The first thing you notice, of course, is the hair.
Phoenix Lei has what she originally called a “galaxy hawk”– a mix of blue and magenta locks spiked at the top. There was even some red in there for a while. Lei has been rocking this colorful ’do since the turn of the century. “It’s been a long time I’ve had a Mohawk – before it was popular,” says Lei, 35.
When you’re a vocalist (which Lei is) walking around with that sort of hairstyle, expect your audience to have varied responses to it. “You have this group of people – older, more Caucasian people – they love me and my hair, and it’s always a conversation piece,” she says. Curious white folk take it one step further and touch it, sometimes without asking. “And, then, the more African-American people, they’re like, ‘Oh, is that your hair? Is that a sew-in?’”
Welcome to Lei’s colorful world, which she and her manager, Khaaliq Pyatt, discussed at a Starbucks patio in North Raleigh recently.
For a while there, it seemed like the Rocky Mount-born Lei (real name: Colesha Hagans) was going down a different road career-wise. During the late ’90s, she went to N.C. State to study biology and Spanish. She intended to go to medical school, but being born with sickle cell put a damper on that. (“I’ve known all my life,” she says, referring to the disease. “Some people don’t know – you know, they don’t find out at birth. But if you were born in the late ’70s/early ’80s, they started testing children at birth.”)
A couple of years into college, a friend introduced her to Raleigh musician Santonio Parker, who was looking for a female vocalist to include in his go-go band. “As a young girl, I’d also been into music,” she says. “And so I started to sing with his band – it’s called Jus Once – and after doing that for a few years, I said, ‘Hey, there’s another side to me.’ Doing the go-go band was fun, but it’s not who I was as an artist – a solo artist.”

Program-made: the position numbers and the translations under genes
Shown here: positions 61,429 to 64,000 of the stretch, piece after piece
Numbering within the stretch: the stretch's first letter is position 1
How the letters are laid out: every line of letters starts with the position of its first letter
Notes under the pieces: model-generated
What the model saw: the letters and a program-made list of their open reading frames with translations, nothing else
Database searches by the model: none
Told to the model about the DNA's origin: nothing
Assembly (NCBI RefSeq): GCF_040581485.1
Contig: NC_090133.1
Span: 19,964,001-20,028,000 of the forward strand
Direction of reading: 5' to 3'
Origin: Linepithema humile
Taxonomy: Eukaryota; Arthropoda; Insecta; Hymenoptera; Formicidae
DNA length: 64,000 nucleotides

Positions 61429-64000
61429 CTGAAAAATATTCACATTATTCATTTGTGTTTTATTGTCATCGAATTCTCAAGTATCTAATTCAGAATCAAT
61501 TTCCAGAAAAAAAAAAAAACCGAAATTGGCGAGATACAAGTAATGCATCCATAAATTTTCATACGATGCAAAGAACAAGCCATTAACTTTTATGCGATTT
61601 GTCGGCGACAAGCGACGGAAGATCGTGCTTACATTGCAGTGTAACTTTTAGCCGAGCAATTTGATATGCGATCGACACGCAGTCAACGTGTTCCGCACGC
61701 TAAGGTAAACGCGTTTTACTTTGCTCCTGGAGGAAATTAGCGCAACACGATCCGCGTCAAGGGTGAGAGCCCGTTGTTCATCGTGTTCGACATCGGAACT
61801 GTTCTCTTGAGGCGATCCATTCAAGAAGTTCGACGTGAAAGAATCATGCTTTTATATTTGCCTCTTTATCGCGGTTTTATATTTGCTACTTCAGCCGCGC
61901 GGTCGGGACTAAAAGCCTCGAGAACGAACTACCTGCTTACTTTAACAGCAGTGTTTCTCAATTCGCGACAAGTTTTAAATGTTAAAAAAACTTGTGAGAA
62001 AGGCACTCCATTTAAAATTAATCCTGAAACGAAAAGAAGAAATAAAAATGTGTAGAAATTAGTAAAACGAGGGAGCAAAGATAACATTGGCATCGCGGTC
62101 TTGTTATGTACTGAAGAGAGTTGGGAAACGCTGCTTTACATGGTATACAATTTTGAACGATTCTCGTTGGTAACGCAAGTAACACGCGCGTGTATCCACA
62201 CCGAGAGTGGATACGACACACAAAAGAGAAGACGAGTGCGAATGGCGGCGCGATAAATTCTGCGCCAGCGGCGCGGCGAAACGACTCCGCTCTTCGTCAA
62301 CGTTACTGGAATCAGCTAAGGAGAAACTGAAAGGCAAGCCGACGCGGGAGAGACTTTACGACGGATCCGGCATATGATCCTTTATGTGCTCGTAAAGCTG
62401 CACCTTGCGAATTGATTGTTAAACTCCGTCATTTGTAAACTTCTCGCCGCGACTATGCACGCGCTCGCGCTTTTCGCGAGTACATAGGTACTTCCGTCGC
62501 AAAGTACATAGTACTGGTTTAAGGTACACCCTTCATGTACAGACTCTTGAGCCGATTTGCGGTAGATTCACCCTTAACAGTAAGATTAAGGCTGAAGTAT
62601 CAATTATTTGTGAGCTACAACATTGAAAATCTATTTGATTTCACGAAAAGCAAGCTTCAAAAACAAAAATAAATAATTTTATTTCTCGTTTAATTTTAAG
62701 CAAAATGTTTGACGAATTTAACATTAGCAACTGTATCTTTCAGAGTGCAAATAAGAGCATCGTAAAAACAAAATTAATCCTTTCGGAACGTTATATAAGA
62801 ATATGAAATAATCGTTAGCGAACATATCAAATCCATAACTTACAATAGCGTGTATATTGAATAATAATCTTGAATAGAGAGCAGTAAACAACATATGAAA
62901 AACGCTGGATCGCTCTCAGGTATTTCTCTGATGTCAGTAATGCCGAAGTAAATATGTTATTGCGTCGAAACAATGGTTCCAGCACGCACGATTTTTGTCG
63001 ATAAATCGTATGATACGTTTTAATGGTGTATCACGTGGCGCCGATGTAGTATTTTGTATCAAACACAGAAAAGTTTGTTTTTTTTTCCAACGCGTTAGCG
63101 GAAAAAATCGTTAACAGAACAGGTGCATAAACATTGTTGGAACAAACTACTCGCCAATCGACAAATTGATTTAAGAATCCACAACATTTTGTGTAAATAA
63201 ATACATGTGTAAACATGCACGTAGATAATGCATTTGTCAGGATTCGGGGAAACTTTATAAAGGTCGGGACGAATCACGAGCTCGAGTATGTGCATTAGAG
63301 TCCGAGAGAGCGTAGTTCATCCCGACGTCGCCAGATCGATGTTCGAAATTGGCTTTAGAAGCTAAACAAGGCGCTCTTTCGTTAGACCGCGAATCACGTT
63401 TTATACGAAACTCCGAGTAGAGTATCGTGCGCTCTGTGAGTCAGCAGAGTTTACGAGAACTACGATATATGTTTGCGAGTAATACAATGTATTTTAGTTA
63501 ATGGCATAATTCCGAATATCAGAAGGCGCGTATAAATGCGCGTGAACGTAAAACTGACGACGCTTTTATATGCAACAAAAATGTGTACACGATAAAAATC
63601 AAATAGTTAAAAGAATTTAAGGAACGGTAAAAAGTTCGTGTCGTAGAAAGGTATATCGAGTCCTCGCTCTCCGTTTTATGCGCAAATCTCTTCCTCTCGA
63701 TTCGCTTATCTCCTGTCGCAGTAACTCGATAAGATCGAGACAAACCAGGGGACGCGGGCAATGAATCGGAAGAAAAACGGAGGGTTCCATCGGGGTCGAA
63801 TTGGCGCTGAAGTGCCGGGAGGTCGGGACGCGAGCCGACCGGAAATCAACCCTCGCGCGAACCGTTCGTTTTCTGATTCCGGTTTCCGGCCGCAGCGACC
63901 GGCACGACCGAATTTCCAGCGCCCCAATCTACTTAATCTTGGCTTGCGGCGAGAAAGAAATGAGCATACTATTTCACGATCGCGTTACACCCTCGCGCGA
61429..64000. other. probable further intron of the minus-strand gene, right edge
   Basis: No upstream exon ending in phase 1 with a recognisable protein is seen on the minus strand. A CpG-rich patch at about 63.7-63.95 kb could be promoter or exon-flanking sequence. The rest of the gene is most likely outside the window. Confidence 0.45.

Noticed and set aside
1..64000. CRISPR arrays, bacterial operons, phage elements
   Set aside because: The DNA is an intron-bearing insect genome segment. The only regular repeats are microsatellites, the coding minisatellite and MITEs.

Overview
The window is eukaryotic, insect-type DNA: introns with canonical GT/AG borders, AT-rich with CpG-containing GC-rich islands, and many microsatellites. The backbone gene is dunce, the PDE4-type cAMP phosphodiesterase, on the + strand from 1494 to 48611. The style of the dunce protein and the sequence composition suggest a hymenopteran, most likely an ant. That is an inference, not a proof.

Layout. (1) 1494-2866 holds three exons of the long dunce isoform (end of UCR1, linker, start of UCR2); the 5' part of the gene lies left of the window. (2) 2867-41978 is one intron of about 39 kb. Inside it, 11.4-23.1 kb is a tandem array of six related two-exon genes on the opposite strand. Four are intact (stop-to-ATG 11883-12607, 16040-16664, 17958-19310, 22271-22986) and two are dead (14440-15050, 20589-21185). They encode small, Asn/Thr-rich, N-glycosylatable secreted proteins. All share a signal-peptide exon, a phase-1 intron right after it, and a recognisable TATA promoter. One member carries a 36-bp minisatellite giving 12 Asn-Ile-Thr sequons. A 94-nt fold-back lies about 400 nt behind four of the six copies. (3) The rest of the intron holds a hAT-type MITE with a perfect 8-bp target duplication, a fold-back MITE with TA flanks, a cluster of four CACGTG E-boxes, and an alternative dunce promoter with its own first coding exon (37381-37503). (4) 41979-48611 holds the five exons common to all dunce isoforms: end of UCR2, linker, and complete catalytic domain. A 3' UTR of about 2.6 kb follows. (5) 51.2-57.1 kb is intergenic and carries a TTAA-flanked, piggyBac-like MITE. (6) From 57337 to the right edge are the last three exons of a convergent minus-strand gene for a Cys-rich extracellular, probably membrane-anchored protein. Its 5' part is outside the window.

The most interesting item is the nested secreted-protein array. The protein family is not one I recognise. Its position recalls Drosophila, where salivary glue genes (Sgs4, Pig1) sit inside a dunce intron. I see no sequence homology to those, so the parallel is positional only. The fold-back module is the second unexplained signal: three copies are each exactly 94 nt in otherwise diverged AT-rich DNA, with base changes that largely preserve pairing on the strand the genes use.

Lei got the itch to do her own thing five years ago. After briefly dealing with a management company that led to some false starts, she met manager/hip-hop producer Pyatt when he and his wife hired Lei to perform at a scholarship function involving St. Augustine’s College.
“This is where I have to give credit to my wife,” says Mount Vernon native Pyatt, who runs TruBlu Entertainment. “She was talking to Phoenix and other members of the band and she said (to me), ‘You know, with your music background, you could really help them. She needs a manager to help them out with their business and line everything up. I think she’s really talented.’”
Since rolling with Pyatt, there have been some new developments. She released a new single, “Fantasy,” which can be accessed on iTunes. She also will perform twice at this weekend’s African American Cultural Festival of Raleigh and Wake County. She first performed at the festival three years ago, doing a Friday night, pre-festival set at the Lincoln Theatre, which she’ll do again this year. For the second year in a row, she’ll also perform on the festival’s main stage at City Plaza Sunday.
At the moment, Lei is working on music she calls “pop urban rock,” inspired by the ’80s synth-pop of Prince and Cyndi Lauper. “That’s what I love about ’80s music,” she says. “I love the synth sounds and the guitars, especially. And the bottom – like the 808s and the bass sounds.”
Despite having other business ventures (she runs a watch boutique and a cosmetics company, co-owned by her and local media personality Nikki Nikole), Phoenix Lei is intent on standing out – wild ’do and all – as an artist.
“All I know how to do is to be me,” she says. “Who am I? I’ve been this way since I was a little girl. I wore leg warmers and neon biking shorts. I had Michael Jackson on vinyl (on) my own little record player. Some people try to be; I am who I am and who you see. No matter what time of day it is or wherever I’m at and whatever setting I’m in, this is me. This is who you get.”